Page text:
Federal Regulations limit financial aid to the classes required for your current degree program. Once a student completes the academic requirements for a program they are no longer eligible for further financial aid for that degree program, whether or not they have received their degree.

    Similarly, financial aid appeals will not be approved for students who have completed the academic requirements for their program but are taking classes while ‘waiting’ to get into a new program or school.

  • My SAP appeal was just approved, why can’t I take all the extra “fun” classes?

    To meet federal regulations and to help students be successful while on probation, UAA requires that students limit their registration to only those classes required for their current degree program. UAA does this so that students may focus on meeting the stringent requirements of SAP probation.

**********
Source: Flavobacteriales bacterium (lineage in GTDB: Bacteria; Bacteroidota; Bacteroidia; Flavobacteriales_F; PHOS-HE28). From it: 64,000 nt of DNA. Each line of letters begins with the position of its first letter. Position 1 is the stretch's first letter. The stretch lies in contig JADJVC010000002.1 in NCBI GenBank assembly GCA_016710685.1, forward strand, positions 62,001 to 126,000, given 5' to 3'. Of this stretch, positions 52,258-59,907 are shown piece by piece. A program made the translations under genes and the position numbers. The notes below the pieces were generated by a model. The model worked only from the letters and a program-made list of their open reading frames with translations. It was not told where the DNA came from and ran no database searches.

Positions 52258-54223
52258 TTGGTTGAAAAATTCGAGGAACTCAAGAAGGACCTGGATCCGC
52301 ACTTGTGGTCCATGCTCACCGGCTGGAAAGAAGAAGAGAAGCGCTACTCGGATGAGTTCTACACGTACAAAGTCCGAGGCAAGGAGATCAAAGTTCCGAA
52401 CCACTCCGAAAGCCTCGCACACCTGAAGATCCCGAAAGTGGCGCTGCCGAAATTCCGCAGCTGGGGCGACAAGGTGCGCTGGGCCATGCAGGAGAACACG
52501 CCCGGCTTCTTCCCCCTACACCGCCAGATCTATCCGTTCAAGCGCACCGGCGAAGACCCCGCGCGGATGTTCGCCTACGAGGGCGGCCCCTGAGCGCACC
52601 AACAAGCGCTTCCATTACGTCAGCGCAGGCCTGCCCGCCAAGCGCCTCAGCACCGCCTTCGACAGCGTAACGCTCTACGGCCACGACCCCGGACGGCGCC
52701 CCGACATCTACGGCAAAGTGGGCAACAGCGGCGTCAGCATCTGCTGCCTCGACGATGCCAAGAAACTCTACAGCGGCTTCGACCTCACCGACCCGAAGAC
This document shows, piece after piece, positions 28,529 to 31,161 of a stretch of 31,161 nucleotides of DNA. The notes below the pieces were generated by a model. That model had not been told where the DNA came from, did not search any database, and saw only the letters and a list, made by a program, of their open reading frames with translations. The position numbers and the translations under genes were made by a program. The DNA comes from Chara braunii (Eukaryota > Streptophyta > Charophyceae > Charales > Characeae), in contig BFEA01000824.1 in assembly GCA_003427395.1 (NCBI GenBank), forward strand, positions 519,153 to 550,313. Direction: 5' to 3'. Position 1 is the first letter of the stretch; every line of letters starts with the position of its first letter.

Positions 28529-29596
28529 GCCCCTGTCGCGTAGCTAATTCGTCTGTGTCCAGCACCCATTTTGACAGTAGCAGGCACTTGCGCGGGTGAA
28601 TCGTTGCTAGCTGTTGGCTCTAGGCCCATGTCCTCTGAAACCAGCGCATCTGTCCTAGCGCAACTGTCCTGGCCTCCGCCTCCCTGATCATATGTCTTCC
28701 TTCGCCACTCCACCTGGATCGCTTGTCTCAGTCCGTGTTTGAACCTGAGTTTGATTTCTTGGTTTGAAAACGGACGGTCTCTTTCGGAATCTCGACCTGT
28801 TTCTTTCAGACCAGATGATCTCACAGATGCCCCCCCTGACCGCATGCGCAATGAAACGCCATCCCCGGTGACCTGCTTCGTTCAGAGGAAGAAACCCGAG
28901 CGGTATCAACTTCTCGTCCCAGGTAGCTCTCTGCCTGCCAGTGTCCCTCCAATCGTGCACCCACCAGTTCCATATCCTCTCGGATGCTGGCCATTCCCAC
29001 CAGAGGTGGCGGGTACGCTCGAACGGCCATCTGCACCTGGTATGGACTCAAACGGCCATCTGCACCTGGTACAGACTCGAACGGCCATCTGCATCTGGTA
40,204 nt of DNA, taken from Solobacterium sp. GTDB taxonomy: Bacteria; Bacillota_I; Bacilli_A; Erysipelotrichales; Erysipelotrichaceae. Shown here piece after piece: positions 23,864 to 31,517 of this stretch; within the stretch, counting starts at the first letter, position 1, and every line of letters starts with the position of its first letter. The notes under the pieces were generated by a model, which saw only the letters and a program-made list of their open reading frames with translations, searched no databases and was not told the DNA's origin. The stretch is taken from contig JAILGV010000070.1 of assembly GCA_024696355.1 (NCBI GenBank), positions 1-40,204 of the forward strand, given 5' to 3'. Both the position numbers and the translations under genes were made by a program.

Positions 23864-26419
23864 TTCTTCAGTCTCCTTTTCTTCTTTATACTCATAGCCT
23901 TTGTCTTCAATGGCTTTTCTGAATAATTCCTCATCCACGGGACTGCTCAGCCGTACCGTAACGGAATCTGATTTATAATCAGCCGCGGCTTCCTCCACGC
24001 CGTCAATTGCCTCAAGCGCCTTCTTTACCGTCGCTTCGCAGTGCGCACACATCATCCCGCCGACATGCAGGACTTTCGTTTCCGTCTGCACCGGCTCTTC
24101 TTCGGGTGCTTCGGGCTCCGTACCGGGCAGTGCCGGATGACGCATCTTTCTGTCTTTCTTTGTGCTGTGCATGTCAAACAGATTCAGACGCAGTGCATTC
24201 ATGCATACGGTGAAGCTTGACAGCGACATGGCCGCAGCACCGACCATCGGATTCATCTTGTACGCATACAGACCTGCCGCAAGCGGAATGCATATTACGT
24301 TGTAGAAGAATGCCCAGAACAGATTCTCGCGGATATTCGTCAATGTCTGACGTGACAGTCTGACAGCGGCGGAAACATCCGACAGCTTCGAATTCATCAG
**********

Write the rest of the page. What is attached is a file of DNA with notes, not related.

• I’m taking several ESL (English as a second language) classes. Will they count towards my SAP status?

    Yes, ESL classes are included in all SAP calculations. It’s important to note that such courses are included even though they may not apply toward degree completion requirements. This may negatively impact the 150% maximum timeframe standard.

  • What happens if I pursue a second degree? How will this affect my SAP status?

    When students change their degree program or major, all credits previously attempted (including those for any previous degree or major) will be counted in their 150% maximum timeframe calculation. This may mean that you have taken courses that no longer apply to your major but are still counted in your 150% calculation, preventing you from completing your degree within the 150% maximum timeframe for your new major.

Other Eligibility Requirements